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How to Make Bail Bond Reform Work

Pillars of white U.S. Government building where bail bond reform laws take shape

Even with the COVID-19 pandemic, bail bonds reform laws are still an important storyline to follow. Lawlessness breeds crime, crime of the sort making its way across the country right now breeds anger, and anger breeds action which defies logic. Part of logic-defying action is how reform supporters believed, without evidence, that no-bail laws would be a cure-all for a criminal justice system desperate for reform. If you’re a bail bondsman, you can offer an important perspective on a solution.


Does bail bonding reform law work? It depends on who you ask and many other factors. But one thing is clear: Supporters make assumptions that are almost laughable, if it weren’t for sometimes unexpected consequences.

  • Bail bond reform levels the playing field for poor, minority, and otherwise marginalized groups in society.
  • Bail bond reform removes pressure from over-crowded jails and prisons.
  • Bail bond reform laws are widely supported by judges and other law enforcement.
  • Bail bond reform laws give the criminal justice system more time to focus energy and resources on cases that matter.
  • Bail bond reform laws work.

Whether bail bond reform laws work is open to debate, and justifiably so. One of the key weaknesses with any law – regardless of intent, historical precedence, or how it’s implemented – is often the lack of continuing oversight.

The most ardent of supporters are harmed by, dare we say it? Arrogance and their own sense of moral superiority and baseless assumption that once reform laws are passed and implemented, there’s nothing else that needs to be done. The people have spoken, and that’s that! Not so fast. Like so many laws clogging the books, reform being debated throughout Colorado – Jefferson County, Arapahoe County, Denver Country – and in New York, California and elsewhere can't be set loose and expected to always function as intended. Laws must evolve, the same way people do.


But instead of monitoring bail bonds reform for failure or weak points, proponents add a notch to their belts, a feather to their caps, and fracture their arms patting themselves on the back. If voters in Colorado, New York, New Jersey, or California want bail bond reform to work, here’s where they can start.

  • State lawmakers need to create a bi-partisan commission with one mission: Monitor the success or failure of bond reform. This means keeping track of rates of recidivism, solicit feedback from voters across all demographic spectrums, and publish their findings twice a year for public review. Here’s a crazy idea: This proposed commission also should include at least one bondsman. Why? Feedback needs to come from all perspectives.
  • Be open to the idea of evolution. Historically, many American laws become less effective over time because of societal changes and changes of circumstances. Bail bond reform laws, if they're going to work at all need to be amended as needed. There seems to be an assumption by supporters that reform will always work to everyone’s benefit, but we know otherwise based on criminal acts by defendants released without bail.
  • Strengthen the funding mechanisms of judicial systems negatively affected by the loss of income. Courts and law enforcement in Colorado and elsewhere are partly funded by revenue from bail. Taking away that funding in one fell swoop and replacing it with nothing is dangerous, short-sighted, and doomed to failure.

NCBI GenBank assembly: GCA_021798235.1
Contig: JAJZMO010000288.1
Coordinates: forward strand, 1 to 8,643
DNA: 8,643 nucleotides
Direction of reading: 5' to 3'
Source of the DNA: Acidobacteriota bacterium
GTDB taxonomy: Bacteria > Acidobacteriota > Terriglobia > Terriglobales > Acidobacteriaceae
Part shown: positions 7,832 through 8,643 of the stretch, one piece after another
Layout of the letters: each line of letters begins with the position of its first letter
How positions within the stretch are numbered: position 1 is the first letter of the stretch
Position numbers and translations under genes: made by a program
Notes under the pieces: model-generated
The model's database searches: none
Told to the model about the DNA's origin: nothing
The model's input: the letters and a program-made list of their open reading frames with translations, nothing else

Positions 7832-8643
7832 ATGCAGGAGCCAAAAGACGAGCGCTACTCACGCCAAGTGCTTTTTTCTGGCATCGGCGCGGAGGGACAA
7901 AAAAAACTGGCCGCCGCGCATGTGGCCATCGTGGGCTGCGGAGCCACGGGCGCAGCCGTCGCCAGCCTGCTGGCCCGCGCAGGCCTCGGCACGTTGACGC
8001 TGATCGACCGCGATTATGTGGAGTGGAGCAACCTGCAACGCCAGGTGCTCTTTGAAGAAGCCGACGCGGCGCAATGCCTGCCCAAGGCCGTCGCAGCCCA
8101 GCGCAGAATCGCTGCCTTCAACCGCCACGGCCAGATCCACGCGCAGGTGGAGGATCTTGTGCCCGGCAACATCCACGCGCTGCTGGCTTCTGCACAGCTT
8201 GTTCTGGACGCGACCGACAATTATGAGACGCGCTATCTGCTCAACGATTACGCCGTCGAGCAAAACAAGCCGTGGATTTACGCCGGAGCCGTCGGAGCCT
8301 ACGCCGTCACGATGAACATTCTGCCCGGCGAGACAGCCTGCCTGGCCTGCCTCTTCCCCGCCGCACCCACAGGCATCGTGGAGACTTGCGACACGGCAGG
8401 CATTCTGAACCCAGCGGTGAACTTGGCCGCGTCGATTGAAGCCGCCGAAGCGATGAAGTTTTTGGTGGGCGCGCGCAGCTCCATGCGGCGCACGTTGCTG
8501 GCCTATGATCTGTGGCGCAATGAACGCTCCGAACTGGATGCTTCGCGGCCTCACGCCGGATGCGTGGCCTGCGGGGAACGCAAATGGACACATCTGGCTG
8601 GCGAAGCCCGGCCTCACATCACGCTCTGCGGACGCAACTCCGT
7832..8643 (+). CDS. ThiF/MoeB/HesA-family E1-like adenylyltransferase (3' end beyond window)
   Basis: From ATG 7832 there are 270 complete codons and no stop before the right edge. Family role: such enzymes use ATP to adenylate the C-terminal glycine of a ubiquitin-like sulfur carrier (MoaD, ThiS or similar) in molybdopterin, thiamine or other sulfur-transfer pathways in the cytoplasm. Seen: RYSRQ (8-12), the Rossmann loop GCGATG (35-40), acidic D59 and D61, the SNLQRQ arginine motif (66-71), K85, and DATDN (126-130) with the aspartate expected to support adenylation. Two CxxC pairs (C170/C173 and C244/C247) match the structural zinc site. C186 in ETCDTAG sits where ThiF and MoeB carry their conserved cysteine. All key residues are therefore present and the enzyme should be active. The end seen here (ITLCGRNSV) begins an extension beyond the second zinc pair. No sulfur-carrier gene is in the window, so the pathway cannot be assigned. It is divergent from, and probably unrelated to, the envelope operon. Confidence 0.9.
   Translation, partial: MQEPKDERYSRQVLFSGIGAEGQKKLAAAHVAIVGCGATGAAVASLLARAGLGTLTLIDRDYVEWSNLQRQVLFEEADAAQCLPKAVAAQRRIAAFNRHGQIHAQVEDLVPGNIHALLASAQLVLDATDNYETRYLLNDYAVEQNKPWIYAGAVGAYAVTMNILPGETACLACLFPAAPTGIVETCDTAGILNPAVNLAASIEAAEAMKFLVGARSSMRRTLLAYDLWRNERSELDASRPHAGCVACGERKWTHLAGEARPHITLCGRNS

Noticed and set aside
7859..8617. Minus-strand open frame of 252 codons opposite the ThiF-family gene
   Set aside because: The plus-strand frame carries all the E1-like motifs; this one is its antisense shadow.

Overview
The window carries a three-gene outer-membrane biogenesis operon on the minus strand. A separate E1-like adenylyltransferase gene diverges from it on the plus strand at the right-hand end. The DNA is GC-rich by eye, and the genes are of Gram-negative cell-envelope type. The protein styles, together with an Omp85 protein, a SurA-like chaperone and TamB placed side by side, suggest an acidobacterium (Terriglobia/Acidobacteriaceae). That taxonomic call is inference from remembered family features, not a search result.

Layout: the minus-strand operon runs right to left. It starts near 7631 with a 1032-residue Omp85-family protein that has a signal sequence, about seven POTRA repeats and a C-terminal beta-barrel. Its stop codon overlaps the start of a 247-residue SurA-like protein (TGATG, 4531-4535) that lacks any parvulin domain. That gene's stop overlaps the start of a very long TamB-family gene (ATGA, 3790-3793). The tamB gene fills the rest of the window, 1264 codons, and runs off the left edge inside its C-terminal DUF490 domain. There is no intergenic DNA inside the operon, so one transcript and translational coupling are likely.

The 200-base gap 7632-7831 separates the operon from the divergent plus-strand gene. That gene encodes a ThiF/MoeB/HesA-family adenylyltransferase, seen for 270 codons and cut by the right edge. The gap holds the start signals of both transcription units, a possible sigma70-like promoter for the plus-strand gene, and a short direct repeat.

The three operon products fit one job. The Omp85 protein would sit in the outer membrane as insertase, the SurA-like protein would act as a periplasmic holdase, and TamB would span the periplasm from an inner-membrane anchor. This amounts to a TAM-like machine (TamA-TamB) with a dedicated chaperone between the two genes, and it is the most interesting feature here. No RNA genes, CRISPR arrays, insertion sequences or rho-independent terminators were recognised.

• Reform can only work if it works to address some of the underlying causes of recidivism and crime. Bail bond reform laws need to be supplemented by programs that attempt to reduce repeat crime after release, provide support certain defendants after release, and support affected communities by monitoring and responding to citizen concerns as needed.


As bail bondsmen and women, it’s our responsibility to stay current, to understand the different reform laws nationally so we can talk about them in an educated manner. If we want to enact meaningful change that’s also to our benefit, there’s no excuse for not knowing what’s happening across the country. That being said, here’s a quick rundown of where we’re at:

  • Alaska – Tough times for no-bail supporters. Per Fox News: “Alaska joined the national trend of enacting bail reform in 2018, only for it to be rolled back months later by Republican Gov. Michael Dunleavy. Senate Bill 91 gave the state the ability to create a tool to assess a criminal suspect's risk of whether or not they will show up to court or will commit a crime while out on bail. In July 2019, Dunleavy signed into law House Bill 49, which effectively repealed the Senate legislation.”
  • California – SB 10, signed by former Governor Jerry Brown, was slated to go into effect in January, but is now on hold pending the outcome of a voter referendum in November. There’s no telling how COVID-19 will affect voter turnout.
  • Colorado – Still a work in progress.
  • New Jersey – The state's new law went into effect on January 1, 2017, but is still rife with controversy.
  • New York – Ahh, the Empire State gets much of the attention when it comes to bail reform. The new law went into effect on January 1, 2020, and was immediately touted as a cure-all to over-crowded jails and prisons that also would solve racial disparities. But the honeymoon with communities across the state ended pretty quickly, with some polls showing voters turned against the new law less than a month after it dropped.

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